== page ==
Robert Ray
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I agree always err on the side of caution with any thing hot and under pressure. The pex-al-pex I purchased is rated 180 degrees @ 125psi well above any radiant floor system requirements.
 
Jim Argeropoulos
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I installed radiant floor heat in our kitchen using a "kit" from http://www.radiantec.com a few years ago. I'm fairly handy and it was easy for me. Okay working in a 2' crawlspace wasn't, but... I found the product good, but the instructions lacking. I was glad to have a plumber friend give me advice in how to best hook into the boiler. The instructions they gave me on that part was very weak.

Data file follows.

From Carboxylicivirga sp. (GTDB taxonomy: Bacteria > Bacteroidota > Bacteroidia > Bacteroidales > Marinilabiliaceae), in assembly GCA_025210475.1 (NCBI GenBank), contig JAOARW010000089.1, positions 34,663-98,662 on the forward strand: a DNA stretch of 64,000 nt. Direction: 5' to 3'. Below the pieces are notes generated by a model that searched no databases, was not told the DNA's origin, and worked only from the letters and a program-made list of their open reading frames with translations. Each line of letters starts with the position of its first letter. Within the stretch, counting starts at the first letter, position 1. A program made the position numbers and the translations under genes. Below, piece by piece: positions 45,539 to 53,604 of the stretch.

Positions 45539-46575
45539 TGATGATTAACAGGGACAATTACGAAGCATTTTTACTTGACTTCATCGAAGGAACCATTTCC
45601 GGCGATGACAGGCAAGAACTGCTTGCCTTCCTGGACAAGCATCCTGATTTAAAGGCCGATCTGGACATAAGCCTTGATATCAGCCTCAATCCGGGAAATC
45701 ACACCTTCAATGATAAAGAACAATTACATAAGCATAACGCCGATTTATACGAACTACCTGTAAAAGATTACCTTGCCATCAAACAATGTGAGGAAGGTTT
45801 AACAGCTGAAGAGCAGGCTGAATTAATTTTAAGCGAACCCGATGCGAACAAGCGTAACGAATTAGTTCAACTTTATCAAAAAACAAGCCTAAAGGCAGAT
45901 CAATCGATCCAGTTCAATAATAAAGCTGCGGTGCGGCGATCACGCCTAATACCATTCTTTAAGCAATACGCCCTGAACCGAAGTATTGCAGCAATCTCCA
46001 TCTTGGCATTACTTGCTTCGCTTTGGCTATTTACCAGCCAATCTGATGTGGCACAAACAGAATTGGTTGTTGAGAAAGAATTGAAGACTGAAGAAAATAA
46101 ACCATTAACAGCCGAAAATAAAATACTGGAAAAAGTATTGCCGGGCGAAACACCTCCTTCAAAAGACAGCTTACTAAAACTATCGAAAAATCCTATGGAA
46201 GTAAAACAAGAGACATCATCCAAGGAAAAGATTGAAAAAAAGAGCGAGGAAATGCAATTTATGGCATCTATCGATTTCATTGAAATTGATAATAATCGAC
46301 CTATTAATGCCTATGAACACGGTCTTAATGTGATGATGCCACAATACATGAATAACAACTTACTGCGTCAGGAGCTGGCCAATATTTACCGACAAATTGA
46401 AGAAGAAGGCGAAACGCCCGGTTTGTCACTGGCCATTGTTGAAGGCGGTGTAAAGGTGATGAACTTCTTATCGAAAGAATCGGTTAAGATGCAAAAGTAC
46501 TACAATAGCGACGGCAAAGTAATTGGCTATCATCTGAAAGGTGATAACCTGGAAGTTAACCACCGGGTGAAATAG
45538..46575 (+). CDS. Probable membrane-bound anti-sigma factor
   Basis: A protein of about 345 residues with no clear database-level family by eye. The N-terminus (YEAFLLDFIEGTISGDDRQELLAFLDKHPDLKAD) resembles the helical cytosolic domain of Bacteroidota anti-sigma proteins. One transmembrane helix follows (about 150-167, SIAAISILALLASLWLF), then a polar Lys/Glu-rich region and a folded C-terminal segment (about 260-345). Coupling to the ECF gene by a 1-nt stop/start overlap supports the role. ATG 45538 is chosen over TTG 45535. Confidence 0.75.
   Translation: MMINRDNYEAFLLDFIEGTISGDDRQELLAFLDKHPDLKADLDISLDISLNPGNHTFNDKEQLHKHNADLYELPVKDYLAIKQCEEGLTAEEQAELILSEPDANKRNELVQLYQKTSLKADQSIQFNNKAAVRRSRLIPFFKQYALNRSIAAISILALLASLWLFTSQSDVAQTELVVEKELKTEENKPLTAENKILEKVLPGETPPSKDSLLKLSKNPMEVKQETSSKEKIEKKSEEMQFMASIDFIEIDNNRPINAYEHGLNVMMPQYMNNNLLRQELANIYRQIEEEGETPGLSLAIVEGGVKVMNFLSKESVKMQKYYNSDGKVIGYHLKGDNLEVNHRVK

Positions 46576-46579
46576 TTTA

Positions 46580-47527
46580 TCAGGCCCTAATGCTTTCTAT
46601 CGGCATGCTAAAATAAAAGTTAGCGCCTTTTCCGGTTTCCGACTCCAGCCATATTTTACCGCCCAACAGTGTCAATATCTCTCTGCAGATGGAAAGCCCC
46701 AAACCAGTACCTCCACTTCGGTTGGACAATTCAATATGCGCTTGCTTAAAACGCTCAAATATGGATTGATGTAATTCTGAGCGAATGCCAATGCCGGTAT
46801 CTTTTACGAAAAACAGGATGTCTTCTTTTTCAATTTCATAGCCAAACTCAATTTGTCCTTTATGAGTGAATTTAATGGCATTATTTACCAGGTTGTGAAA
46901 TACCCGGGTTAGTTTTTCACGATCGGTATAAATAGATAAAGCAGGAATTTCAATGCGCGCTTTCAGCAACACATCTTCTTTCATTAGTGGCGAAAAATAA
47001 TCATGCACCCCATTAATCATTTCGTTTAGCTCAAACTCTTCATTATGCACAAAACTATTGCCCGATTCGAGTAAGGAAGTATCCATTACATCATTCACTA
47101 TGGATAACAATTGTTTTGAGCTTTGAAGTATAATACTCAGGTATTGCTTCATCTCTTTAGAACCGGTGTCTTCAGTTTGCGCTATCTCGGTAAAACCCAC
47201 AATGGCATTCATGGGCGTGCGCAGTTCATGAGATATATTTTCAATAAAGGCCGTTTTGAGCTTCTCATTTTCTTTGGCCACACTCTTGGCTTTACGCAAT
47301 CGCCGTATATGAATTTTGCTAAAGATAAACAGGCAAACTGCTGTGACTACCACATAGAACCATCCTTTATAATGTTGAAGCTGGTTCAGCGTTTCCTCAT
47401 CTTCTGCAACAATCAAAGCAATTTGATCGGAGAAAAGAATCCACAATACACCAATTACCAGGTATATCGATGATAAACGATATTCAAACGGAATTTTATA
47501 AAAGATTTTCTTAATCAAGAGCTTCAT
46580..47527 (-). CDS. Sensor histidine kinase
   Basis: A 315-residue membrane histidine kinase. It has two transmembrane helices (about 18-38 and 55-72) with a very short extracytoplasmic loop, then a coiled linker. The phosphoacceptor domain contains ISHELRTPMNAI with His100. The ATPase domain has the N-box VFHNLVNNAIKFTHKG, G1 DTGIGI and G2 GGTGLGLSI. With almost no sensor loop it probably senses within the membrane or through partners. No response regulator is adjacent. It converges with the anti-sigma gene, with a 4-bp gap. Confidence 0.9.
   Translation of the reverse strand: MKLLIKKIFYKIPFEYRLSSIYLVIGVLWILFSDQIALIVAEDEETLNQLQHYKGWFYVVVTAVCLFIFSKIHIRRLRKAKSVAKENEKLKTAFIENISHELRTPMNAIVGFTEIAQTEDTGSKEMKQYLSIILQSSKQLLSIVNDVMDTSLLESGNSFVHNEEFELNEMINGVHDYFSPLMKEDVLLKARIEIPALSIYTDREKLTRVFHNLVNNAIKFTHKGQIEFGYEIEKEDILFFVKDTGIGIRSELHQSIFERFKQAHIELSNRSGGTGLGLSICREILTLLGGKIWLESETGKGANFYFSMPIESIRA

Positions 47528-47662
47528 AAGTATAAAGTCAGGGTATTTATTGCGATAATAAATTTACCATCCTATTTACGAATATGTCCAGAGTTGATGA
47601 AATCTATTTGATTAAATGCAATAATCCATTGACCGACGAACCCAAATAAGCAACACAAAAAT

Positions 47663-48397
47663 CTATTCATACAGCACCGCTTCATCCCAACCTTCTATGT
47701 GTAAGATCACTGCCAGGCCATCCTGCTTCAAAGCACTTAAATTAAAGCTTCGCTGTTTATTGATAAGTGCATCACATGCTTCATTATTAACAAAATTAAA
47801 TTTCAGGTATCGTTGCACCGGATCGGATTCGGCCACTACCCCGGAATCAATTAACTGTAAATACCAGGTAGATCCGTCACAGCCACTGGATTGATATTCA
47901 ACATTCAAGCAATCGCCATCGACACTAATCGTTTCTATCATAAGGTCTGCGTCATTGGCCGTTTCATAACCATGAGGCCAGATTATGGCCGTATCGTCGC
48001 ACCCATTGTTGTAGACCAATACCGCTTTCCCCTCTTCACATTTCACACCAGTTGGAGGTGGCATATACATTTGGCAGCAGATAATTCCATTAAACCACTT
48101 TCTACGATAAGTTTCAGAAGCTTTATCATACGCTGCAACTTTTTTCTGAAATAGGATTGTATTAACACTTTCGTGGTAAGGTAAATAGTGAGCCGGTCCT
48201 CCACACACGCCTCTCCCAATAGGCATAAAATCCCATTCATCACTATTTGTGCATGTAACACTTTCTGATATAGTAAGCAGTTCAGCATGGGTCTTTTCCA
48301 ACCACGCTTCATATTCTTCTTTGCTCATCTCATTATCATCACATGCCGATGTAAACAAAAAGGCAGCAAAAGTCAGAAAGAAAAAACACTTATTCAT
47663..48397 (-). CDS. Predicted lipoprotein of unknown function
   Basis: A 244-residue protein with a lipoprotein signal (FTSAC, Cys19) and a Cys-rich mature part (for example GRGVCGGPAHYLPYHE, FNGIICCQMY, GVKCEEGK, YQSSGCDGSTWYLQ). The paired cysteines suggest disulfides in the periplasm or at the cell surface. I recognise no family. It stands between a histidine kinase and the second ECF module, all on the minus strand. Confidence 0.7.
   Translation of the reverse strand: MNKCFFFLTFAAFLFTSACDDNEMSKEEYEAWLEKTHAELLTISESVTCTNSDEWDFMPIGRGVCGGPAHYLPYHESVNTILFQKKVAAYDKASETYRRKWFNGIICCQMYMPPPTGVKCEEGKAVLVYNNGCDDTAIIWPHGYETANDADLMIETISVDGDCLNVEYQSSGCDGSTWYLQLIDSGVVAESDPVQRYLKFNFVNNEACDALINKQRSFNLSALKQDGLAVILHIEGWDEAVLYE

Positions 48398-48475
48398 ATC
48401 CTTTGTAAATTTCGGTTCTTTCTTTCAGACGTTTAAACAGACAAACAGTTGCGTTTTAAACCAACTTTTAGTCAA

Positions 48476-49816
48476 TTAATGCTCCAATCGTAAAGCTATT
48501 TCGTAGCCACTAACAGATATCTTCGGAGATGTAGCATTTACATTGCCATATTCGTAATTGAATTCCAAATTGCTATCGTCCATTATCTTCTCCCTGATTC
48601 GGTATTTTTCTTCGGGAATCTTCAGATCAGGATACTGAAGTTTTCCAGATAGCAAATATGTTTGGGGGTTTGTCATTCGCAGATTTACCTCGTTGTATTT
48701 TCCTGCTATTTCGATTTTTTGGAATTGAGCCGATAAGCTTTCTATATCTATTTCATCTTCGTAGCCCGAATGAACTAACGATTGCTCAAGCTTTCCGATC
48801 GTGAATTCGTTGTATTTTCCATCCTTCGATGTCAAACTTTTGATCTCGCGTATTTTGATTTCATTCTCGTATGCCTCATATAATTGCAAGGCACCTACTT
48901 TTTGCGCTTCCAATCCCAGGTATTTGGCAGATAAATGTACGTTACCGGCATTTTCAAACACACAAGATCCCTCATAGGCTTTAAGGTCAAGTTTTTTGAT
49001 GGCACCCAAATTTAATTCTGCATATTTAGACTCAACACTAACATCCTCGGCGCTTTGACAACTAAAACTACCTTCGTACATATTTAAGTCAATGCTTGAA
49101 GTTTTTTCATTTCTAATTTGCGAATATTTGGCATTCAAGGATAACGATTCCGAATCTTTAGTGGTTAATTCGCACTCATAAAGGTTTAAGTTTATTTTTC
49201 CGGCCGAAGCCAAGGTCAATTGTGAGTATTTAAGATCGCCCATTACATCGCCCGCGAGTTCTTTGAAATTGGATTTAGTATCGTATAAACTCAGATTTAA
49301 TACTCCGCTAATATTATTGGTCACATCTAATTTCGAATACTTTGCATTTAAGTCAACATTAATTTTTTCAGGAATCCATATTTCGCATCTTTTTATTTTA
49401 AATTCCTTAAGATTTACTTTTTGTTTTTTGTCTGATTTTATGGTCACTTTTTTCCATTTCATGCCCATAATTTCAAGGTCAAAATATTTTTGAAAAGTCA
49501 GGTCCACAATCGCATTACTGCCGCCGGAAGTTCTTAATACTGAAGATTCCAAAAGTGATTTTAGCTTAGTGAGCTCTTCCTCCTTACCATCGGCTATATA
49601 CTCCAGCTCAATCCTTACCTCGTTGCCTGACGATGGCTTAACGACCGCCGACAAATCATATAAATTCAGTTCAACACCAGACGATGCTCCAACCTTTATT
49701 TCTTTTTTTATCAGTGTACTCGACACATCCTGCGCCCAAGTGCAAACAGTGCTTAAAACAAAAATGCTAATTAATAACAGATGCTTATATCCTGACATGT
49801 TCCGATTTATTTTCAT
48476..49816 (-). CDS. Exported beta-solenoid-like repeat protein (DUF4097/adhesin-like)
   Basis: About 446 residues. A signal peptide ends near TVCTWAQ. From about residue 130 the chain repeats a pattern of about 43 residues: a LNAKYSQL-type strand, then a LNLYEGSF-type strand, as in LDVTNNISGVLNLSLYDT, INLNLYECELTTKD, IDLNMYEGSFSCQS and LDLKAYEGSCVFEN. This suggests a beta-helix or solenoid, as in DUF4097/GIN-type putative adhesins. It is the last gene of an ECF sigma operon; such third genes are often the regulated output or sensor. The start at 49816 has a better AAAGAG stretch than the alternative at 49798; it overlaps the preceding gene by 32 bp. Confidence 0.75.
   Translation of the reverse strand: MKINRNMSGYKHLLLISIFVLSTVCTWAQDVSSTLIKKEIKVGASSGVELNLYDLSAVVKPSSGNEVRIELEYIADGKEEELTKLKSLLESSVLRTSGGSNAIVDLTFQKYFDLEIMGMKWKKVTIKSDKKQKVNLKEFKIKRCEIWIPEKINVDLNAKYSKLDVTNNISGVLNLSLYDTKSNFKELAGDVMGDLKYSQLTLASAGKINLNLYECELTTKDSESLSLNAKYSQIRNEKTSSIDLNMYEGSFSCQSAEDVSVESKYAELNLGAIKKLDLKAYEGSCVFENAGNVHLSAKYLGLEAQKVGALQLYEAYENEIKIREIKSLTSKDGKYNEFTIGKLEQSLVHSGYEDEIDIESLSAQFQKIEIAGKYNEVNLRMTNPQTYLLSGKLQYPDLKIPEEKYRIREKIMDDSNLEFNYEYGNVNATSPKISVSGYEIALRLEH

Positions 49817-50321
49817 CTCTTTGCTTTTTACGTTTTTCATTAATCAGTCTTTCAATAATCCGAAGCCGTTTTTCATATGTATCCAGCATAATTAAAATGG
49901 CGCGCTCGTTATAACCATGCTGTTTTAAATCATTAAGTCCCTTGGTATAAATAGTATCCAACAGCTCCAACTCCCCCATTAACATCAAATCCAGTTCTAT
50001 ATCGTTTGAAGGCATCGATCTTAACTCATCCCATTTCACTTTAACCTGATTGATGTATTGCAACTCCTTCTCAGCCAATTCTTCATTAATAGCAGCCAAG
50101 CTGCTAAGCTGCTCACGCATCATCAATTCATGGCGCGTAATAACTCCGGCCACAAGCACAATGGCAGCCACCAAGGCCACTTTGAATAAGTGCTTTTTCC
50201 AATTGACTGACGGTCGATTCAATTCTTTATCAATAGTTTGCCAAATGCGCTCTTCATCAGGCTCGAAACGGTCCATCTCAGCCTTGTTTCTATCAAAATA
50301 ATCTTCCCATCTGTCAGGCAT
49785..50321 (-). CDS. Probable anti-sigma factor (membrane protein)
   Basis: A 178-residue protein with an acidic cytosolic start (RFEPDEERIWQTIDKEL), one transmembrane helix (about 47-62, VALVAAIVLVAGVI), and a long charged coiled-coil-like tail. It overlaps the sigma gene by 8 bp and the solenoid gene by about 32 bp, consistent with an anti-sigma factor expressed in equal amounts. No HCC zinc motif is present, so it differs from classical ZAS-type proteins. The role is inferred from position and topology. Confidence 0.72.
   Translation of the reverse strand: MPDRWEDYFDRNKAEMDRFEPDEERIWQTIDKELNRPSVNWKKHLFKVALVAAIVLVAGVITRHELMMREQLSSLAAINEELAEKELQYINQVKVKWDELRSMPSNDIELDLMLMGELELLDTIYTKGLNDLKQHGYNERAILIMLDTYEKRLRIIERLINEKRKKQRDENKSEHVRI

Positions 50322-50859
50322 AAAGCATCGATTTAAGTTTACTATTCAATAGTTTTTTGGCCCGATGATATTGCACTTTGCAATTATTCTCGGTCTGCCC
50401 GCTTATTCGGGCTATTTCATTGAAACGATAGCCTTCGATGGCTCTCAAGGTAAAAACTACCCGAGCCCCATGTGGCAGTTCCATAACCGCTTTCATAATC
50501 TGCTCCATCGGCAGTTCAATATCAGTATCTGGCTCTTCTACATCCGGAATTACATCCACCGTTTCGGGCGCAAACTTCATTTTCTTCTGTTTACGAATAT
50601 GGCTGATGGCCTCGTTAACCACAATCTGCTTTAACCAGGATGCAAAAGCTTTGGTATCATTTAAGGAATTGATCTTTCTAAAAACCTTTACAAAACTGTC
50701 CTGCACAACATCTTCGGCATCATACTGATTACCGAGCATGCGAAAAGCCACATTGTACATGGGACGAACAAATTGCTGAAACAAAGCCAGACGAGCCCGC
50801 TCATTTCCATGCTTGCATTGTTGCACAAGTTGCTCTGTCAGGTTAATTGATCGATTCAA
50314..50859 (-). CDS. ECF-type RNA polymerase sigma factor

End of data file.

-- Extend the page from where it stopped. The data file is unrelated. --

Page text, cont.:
Most boilers for hot water heat run at 180F so your wood boiler should do just fine in creating hot enough water.
 
                              
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Location: Ohio zone 4-5
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Thanks for that link, Silver!
That worries me about the connection, too.

We have a combination of shallow crawl space under part of the house and a slab for larger portion. We are placing a sub floor over the slab and want to install the system at that time.
The crawl space is only 12" deep so I've been slowly excavating with a cement hoe and 1 gal bucket to deepen the space for access.
I'm not sure if something extra is needed in order for the system to transition from slab to crawl space.
 
                              
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Location: Ohio zone 4-5